To say that 2020 and 2021 were challenging for long-term care is the understatement of the year. Adaptability is a theme running throughout this industry, where long-term care providers constantly adjust and pivot while the punches just keep coming.
According to Mary Madison, clinical consultant of long-term care at Briggs Healthcare and registered nurse of 48 years, healthcare providers – and long-term care providers in particular – have the opportunity to take on the adaptability of “Gumby”, that shape-shifting character who can mold himself into anything to fit any situation. Gumby looks at every situation as an opportunity to help people. Over the last two years, we’ve all been Gumbys, says Madison.
Why? The long-term care industry has experienced more in the last couple of years than at any time in our history: providers had to learn a new reimbursement system (Patient-Driven Payment Model) and a different way to code with a new Minimum Data Set (MDS) – all while being at the epicenter of the COVID-19 pandemic.
I recently sat down with Mary in a podcast to unpack some of the biggest challenges and opportunities facing long-term care providers and how they can exhibit a Gumby-like, growth mindset.
Here are a few takeaways from our conversation.
The Minimum Data Set (MDS) is a standardized, comprehensive assessment of an adult's functional, medical, psychosocial and cognitive status. It’s is essential for everything that long-term care does today (and in the future).
Bottom line? You don’t get paid if you don’t code and submit the MDS. Without the right level of compensation, providers can’t properly staff and treat individuals in our care.
The MDS Coordinator (reimbursement specialist) requires specific and ongoing training (even certification) to be successful. But knowledge of the practices and protocols in place is not enough.
The MDS Coordinator must interact with staff, interview residents and follow every aspect of care from pre-admission screening to diagnosis to treatment. It takes on a team approach to be successful, where every staff member plays a vital role.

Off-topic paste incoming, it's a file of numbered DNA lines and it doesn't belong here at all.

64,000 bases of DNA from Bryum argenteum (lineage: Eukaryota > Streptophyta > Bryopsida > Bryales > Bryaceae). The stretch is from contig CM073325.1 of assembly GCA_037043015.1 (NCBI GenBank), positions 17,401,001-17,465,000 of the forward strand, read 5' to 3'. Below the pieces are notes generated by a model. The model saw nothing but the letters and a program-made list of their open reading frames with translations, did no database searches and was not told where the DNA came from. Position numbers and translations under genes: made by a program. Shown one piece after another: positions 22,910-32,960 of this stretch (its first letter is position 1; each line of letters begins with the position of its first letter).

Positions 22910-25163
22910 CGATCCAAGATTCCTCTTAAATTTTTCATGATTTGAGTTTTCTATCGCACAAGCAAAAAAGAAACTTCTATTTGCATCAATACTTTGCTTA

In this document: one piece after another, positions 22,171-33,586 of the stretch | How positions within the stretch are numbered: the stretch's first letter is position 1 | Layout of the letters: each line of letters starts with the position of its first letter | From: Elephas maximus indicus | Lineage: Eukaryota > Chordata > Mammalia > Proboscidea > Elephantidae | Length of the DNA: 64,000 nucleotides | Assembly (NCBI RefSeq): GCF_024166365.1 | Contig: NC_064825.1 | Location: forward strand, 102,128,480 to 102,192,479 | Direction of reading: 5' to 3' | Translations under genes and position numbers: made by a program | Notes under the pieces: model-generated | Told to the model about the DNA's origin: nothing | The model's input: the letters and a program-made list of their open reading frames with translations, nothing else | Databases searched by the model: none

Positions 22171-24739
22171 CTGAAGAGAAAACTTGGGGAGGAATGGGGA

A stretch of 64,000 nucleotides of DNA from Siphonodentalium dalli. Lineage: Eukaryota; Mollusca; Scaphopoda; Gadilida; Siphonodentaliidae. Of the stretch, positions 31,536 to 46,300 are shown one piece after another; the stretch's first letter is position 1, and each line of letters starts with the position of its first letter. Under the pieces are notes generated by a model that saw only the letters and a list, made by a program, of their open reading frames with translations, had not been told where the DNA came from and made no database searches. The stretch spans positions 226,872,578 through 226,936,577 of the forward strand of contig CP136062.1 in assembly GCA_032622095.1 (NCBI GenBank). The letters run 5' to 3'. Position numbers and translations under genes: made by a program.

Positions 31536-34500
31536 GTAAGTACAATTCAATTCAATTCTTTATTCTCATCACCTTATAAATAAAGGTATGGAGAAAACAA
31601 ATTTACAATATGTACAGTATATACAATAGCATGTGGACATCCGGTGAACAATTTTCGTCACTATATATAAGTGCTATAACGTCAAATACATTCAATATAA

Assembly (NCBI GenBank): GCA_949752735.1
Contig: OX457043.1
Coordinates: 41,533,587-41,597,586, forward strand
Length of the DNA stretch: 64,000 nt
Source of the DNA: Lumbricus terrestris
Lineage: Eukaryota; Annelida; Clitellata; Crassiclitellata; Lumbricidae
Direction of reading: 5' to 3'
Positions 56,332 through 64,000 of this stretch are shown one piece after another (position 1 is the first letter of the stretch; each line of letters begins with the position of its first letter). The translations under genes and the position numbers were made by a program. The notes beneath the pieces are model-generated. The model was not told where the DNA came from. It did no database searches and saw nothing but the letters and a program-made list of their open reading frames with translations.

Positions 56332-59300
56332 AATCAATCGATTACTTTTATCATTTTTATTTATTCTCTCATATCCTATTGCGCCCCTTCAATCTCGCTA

Good relationships with referring hospitals, dedication to proper documentation, correct coding, an eye for detail, and the ability to watch for changes and how they will affect clinical care all contribute to the reimbursement process.
Those involved in reimbursement must be able to flex and flow with the changes and challenges presented to them. It’s important they do not falter under the pressure of a sometimes complicated and not-quite-clear process.
The ability of staff and leadership to anticipate coming changes will be essential for successful future reimbursement to ensure the proper level of staffing can be maintained. For example, Interim Payment Assessment (IPA) is optional (for now) assessment done after the initial MDS, if a change has occurred in the resident’s condition.
Madison warns this may become a required part of reimbursement, and staff who are familiar with the IPA tool may be better prepared for changes coming.
3. Remember why you went into nursing and long-term care.
When asked what advice she could share with others who are experiencing the struggles of a labor shortage and may have a hard time staying focused, she pointed to a plaque on her desk. It says: Don’t forget to be awesome.
On the toughest days, Madison reminds everyone to remember why they got into the field, whether you are a CEO, nurse or therapist. “Don’t throw in the towel. You are so needed, and you are so awesome. We are the greatest folks on earth with the toughest job. So, don’t forget to be awesome. Each and every day.”
Listen to the podcast, Delivering Extraordinary Care: How Long-Term Care Providers Ensure Success, with Mary Madison.
If you want to hear more episodes like this one, check us out on Apple Podcasts.
If you don’t use Apple Podcasts, you can find every episode here.
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